Music technology grant expands opportunities for students at Seagoville High School
Walking into Rodney Dittmar’s Modern Band classroom at Seagoville High School, you will find his students fully engaged in their work—discovering and honing their musical talents as composers, songwriters, sound engineers, musicians—and developing all types of skills that will prepare them to find their voices as artists.
In fact, they are the only school in the district, and only one of three in the nation to receive the Hometown to Hometown grant, which provided $45,000 worth of instruments and training through the Save the Music Foundation. Dittmar, who is the Fine Arts Department chair for the school, applied for the grant that has taken his music program to the next level. For example, where previously they had only one music production workstation, now, they have 16, thanks to this grant. Matt Edwards, director of choral, elementary, and general music for the district, brought Dittmar this opportunity.
According to its website, the Save the Music Foundation partners with schools across the country that show an immediate need for support and resources with a focus on increasing equity and access to music education for all students. One of the national advocates for this program is four-time Grammy-nominated Arlington native artist Mickey Guyton, who gave the class an autographed guitar and who made history as the first African-American female solo artist to earn a Grammy nomination in a country category.
There are currently about 180 students in the modern band classes at Seagoville High School, including beginning sections taught by Major Goldman. Dittmar said when you think of a modern band, you think of instruments you would find in a rock band, such as guitar, bass, drums, keyboard, vocals, technology, and so on. He is also working on creating a soundbooth in his room in addition to the existing practice rooms.
When Dittmar—who is also a district ambassador for Music Will, formerly known as Little Kids Rock—started the modern band over 24 years ago, he never imagined his program being where it is today.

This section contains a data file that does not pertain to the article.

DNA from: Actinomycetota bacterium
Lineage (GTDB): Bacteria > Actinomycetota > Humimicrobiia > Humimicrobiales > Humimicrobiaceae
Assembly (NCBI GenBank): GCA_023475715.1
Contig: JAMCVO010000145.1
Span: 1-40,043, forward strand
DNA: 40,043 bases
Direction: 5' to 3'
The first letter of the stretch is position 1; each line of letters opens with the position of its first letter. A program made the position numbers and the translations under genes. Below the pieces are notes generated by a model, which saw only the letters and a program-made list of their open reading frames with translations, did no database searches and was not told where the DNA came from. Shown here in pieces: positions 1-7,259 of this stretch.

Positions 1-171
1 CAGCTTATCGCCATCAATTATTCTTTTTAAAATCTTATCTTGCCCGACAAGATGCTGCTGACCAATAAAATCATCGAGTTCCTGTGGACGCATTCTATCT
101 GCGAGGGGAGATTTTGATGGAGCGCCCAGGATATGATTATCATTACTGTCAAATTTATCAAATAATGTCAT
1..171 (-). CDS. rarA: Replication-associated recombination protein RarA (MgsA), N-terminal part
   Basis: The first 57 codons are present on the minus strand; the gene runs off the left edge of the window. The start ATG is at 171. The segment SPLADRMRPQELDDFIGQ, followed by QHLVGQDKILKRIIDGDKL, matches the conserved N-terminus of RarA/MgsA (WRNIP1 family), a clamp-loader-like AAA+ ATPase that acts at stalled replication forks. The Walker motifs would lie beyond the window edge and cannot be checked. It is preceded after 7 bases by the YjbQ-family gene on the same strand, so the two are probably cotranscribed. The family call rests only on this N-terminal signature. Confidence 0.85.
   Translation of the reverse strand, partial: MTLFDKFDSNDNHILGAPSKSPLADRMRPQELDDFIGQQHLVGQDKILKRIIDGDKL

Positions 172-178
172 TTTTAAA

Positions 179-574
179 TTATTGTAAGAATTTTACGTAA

“Being able to record on a computer like this, didn’t exist,” he said. “The fact that 16 students can sit down in a workstation in a classroom and record, is amazing to me, beyond what I ever dreamed of.”
Although he and his students had been doing music production on what he describes as a small scale, the grant has given them newer and better software and technology, including new iPads, headphones, and controllers that the students use on a daily basis.
“That’s the ultimate end game right now, to have fun and to learn how to record and produce music,” Dittmar said.
Not only do students get to learn to play instruments, they also learn songwriting, producing, mixing and other things in the music production class. In addition to the grant, Dittmar and his students will receive 90 hours of master class training from Mike Bogle, a Grammy-award winning artist who is a professor of commercial music at Cedar Valley College.
Dittmar first started building the modern band program in 2000 as a guitar class at Seagoville Middle School. His program grew, and in 2008, he took the modern band program—the first in the district—to Seagoville High School. He describes the program as student-centered as students go beyond rock band genres. Dr. Linda Buckner now teaches the Seagoville Middle School classes.
In fact, Dittmar credits his students for introducing him to norteño music. He says that not everything has to be rock and roll and blues and likes it when his students bring new things to the table, which he is happy to learn about. Some of his students are more focused on piano–and he’s able to work that in as well.
You might recognize Dittmar’s students’ music, as it was his students who recorded “GTT,” a song that welcomed students back to school at the beginning of the year. “GTT” fused the genres of norteño, banda, and hip hop and featured Young Men’s Leadership Academy Principal Tito Salas, along with other Dallas ISD principals—including Seagoville High School Principal Janie Carballo—and students. You can catch Dittmar and his students playing guitar at the beginning of the music video. To watch the video click here.
Through the grant and the collaboration with Cedar Valley College, Dittmar hopes that this will give his students more options should they decide to continue studying music. “I want my students to know that there are real degrees that will get them in the workplace and ensure that they can have a successful career,” Dittmar said.
Seeing his students become professionals in the music industry is not something new to Dittmar. He has seen former students record albums and some of his current students are in working bands.
“The biggest takeaway from this is that I want them to enjoy music–if nothing else– and take what they learn with them,” he said. “I want them to be proud of their work and say ‘I recorded this or I can put this on Spotify or another platform’– and take pride knowing that this is their work. That is one of my favorite things about doing this.”